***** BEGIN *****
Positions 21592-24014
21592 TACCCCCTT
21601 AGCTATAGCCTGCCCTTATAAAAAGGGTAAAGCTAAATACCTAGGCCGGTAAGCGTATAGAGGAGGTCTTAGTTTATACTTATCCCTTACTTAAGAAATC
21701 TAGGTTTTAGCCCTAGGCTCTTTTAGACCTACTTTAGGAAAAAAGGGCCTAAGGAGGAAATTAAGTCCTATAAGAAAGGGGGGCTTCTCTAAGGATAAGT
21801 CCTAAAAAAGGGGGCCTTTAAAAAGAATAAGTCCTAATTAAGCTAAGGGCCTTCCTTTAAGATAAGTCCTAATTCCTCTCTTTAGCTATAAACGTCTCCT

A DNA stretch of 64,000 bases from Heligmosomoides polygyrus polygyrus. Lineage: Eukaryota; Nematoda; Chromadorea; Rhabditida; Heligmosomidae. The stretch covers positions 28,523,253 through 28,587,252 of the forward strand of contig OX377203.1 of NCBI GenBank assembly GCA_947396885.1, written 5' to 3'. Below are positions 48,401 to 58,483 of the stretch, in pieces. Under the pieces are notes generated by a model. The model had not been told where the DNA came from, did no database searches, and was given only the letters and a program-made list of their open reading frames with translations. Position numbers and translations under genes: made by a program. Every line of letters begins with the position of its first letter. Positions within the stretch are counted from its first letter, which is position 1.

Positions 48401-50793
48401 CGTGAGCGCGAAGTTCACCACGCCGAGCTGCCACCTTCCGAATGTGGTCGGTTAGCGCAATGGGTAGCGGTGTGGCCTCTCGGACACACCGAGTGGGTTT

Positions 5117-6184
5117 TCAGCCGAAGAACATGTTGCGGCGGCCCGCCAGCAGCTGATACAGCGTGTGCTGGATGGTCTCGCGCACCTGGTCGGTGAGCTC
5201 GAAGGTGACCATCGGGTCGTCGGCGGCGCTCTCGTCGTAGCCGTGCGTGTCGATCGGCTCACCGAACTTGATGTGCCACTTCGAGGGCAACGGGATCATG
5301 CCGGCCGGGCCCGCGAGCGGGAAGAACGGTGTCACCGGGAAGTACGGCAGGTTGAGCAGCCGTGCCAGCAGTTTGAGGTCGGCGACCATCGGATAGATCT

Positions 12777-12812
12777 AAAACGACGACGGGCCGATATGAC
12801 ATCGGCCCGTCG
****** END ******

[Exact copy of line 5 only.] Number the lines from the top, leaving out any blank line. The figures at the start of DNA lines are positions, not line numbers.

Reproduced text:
21801 CCTAAAAAAGGGGGCCTTTAAAAAGAATAAGTCCTAATTAAGCTAAGGGCCTTCCTTTAAGATAAGTCCTAATTCCTCTCTTTAGCTATAAACGTCTCCT